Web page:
Curated by Mark Rosenthal
In the years since its founding in 1966, Gemini G.E.L. has established itself as one of the most highly regarded and influential printmaking workshops in the country. The Gemini G.E.L. studio in Los Angeles has been at the center of the printmaking renaissance that began in the mid-60s, providing an atmosphere of profound creative and experimental freedom that has led to brilliant collaborations between master printers and prominent artists, and to the development of many new printmaking technologies.
Both Life and Art takes its title from Robert Rauschenberg's well-known statement that he operates in the gap between art and life. Through its long history, Gemini has sought to bridge the gap between art and life by maintaining a working environment famous for its open spirit and uncompromising technical achievements. In celebration of its 25th anniversary, Gemini invited many of the well-known artists who had produced works at the workshop to select from the resulting print suites.
The media represented include etchings, lithographs, woodcuts, ceramics, and assemblage. These works display a major panorama of styles: Richard Diebenkorn and Mark di Suvero are from the post-New York School of abstraction; Robert Rauschenberg, Roy Licthenstein, Edward and Nancy Reddin Kienholz, Claes Oldenburg, and Malcolm Morley represent the shift toward the explicit subject matter associated with the Pop Art movement; Ellsworth Kelly and Richard Serra exemplify the tough expressive potential of minimal abstraction; Kenneth Price bridges the distinction between craft and fine art; and John Baldessari and Jonathan Borofsky epitomize the more recent practice of expressing personal fantasies through media-saturated images.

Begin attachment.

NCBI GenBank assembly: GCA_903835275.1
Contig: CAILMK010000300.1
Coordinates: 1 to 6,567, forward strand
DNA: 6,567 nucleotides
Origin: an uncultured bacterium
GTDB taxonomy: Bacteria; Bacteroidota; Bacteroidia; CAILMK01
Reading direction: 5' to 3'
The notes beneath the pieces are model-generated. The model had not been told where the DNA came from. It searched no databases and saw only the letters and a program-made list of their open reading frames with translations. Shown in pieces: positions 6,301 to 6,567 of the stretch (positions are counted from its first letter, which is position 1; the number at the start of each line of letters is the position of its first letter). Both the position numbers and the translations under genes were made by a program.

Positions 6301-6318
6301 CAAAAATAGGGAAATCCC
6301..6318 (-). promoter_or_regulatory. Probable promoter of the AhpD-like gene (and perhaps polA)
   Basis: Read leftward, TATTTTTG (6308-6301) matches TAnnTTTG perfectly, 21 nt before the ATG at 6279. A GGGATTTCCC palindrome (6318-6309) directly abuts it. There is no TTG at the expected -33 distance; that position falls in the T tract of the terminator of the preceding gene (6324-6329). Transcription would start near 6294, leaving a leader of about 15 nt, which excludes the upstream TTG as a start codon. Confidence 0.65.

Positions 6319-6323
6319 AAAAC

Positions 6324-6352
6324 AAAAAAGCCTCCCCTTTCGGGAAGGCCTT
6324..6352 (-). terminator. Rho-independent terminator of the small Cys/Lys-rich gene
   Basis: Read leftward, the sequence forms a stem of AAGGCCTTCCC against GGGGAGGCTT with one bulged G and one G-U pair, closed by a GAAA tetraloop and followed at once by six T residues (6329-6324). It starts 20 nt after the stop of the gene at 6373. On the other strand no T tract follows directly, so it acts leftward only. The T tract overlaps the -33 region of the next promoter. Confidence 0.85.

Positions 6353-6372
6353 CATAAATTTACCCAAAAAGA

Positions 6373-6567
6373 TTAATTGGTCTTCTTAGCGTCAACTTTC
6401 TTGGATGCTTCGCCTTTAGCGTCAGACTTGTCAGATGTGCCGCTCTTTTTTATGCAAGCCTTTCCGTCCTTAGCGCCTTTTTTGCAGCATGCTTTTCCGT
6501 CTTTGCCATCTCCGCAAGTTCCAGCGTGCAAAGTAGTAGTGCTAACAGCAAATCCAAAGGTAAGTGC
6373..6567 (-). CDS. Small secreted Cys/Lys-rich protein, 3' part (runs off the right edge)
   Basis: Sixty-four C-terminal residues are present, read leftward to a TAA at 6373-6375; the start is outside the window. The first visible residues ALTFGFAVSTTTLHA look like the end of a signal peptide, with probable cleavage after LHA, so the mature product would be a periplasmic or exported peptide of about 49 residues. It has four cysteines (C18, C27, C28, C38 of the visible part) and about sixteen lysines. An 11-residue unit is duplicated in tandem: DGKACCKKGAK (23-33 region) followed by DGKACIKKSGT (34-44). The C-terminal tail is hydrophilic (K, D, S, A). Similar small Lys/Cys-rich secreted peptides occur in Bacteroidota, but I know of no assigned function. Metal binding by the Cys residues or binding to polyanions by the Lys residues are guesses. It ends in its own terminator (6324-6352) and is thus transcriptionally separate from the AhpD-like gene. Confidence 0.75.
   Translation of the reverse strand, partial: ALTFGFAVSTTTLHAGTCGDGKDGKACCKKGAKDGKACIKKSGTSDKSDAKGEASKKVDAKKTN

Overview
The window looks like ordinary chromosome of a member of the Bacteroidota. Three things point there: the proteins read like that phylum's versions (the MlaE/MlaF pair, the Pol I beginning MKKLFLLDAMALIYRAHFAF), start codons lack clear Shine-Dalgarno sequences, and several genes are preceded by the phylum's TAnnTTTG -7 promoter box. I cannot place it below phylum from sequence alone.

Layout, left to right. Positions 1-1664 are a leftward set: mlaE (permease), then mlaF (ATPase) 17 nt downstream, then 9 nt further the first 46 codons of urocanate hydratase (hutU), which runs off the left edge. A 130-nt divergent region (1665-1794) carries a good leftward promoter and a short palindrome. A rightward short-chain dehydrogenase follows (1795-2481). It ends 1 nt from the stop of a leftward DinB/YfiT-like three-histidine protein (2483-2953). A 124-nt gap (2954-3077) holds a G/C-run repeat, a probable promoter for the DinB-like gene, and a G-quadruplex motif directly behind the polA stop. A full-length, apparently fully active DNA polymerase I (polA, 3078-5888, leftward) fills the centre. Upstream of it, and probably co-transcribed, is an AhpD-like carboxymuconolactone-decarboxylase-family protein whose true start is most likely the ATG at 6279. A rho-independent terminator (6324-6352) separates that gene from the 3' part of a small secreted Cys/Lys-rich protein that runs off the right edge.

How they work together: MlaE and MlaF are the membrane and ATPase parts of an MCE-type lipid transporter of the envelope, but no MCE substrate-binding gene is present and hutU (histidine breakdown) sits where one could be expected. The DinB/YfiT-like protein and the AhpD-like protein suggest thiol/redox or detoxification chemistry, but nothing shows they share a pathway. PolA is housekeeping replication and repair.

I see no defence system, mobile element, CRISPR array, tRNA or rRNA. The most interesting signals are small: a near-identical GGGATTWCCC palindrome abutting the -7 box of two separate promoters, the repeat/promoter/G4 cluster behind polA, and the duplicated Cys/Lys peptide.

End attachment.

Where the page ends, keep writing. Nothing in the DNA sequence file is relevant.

Both Life and Art, curated by the National Gallery of Art's Mark Rosenthal, offers museum docents, students, and visitors a concise overview of many of the most important art movements and techniques that have emerged over the last several years. "My approach to curating," says Rosenthal, "is to emphasize the experience of the work of art. I try to stand aside and let art do its magic. What is most remarkable about Gemini at 25 is the extraordinary range of work, from the cool, beautiful abstractions of Ellsworth Kelly to the playful quality of Lichtenstein and Oldenburg, to the raucous person art practiced by Jonathan Borofsky. This exhibition is not only a fine cross section of some of the best contemporary work, but it also embodies a major theme in twentieth-century art: the breaking down of traditional categories."
NUMBER OF WORKS:
February 1994 - December 1996